Donate Your Wedding Gown to Angel Gowns

angel gowns

Donating your wedding gown to the Angel Gowns project is a great way to give back and help those in need. The project is run entirely by volunteers, who deconstruct the gowns, sew them, and package them for distribution to hospitals and care centers. You can follow your gown from its initial donation in the United States all the way to the developing country, and you can even virtually meet the seamstress. If you wish, you can even choose to have some of your donated angel gowns come back to you!

You can donate angel gowns to hospitals or local bereavement groups, or you can contact an organization directly to donate one. Organizations that provide angel gowns include: Share, the International Stillbirth Association, HAND, Postpartum Support International, Miscarriage Hurts, First Candle, Mend, and Bereaved Parent.

Angel gowns can help bereaved parents cope with the loss of a baby. They can help parents honor their baby and take photos with it. This can be particularly comforting for the parents, especially when there is no way to alleviate their grief. For Justine Deslauriers, wearing an angel gown helped her get through the painful process of losing her child.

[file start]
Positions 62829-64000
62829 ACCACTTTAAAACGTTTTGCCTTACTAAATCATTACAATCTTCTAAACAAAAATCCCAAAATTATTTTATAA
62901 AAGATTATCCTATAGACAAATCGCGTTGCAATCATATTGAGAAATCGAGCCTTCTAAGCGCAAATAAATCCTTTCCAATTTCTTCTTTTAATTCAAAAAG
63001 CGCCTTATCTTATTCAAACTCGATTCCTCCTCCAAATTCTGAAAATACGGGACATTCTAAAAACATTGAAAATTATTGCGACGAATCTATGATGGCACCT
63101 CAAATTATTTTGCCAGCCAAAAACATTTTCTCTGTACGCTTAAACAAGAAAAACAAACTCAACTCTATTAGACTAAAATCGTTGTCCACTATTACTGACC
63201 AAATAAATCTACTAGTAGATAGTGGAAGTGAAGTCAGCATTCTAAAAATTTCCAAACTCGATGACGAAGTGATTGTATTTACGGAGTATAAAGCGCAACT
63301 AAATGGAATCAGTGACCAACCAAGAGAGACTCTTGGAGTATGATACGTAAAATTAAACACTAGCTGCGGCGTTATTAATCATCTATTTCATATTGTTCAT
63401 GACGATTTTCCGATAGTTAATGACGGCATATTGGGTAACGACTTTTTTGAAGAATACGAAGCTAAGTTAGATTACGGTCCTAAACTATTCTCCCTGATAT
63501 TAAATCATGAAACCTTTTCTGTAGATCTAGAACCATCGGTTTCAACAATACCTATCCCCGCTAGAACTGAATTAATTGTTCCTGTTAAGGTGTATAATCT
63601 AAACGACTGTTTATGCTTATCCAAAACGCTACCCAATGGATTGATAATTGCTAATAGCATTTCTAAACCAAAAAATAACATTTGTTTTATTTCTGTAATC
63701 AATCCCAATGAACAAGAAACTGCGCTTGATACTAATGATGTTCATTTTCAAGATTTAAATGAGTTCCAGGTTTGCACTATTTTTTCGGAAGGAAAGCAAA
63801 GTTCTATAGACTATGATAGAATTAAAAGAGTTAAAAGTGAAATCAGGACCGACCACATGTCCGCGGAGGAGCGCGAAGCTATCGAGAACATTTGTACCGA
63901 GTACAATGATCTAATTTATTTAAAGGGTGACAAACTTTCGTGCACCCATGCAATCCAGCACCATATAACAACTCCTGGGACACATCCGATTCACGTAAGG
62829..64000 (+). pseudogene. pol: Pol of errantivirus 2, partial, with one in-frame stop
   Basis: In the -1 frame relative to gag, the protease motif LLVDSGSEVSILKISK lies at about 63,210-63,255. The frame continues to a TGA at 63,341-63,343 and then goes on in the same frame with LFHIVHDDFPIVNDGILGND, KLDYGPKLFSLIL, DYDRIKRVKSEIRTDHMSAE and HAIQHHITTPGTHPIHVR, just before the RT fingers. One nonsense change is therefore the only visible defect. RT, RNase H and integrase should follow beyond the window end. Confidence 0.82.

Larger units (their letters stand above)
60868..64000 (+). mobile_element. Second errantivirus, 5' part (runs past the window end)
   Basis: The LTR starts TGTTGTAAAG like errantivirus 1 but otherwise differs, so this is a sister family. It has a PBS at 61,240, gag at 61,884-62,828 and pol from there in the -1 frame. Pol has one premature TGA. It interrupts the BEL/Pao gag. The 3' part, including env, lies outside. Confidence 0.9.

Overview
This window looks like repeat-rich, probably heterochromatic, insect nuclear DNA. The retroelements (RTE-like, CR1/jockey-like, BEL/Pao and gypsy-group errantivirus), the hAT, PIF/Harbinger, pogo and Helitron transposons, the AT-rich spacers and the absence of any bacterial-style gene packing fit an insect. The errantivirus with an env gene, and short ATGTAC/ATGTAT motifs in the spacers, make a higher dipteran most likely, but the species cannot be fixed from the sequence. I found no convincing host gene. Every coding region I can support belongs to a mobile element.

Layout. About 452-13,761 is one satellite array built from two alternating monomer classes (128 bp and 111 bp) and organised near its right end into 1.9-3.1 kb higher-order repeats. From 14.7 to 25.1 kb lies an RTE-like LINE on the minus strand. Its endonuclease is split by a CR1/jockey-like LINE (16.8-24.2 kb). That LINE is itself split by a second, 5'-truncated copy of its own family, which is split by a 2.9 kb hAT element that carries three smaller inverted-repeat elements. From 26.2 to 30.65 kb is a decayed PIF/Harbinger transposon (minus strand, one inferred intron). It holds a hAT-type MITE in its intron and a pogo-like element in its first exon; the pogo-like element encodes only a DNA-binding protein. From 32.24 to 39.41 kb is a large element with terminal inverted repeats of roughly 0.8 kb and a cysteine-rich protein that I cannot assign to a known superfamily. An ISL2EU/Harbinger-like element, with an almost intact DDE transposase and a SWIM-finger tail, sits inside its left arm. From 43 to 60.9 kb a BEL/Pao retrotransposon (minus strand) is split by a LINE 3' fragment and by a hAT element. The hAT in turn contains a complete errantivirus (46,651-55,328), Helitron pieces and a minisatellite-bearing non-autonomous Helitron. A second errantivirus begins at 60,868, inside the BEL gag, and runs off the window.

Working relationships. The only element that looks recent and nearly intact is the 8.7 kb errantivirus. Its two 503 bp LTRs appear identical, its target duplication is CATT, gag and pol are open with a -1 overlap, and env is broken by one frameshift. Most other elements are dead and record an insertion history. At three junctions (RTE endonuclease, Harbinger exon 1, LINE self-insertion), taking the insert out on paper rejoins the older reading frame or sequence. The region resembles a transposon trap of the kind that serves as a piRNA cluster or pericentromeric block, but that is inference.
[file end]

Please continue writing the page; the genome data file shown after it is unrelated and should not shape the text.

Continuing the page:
Although the subject of infant loss has remained a taboo subject, organizations that make angel gowns are helping to provide support for bereaved families and raise awareness about the issue. Neal founded this organization in 2012, after losing her daughter at 17 weeks. Through this work, the organization has helped shed light on this difficult subject and helped the bereaved community find their way again.

Levine Children’s Hospital has a Comfort Committee that meets monthly to provide support for parents and newborns. The group works with families of newborns in the NICU and offers practical assistance to the families. Melissa Tyo, a bedside nurse at Levine Children’s, is on the committee.

Heather Gibson has dedicated her life to the cause of angel gowns, and by sharing her most harrowing experience with other families, she hopes to raise awareness of pregnancy loss and the pain that comes with it. Heather has spent over 10 years working in human resource services, including as a case manager at Steven A Cohen Military Family Clinic.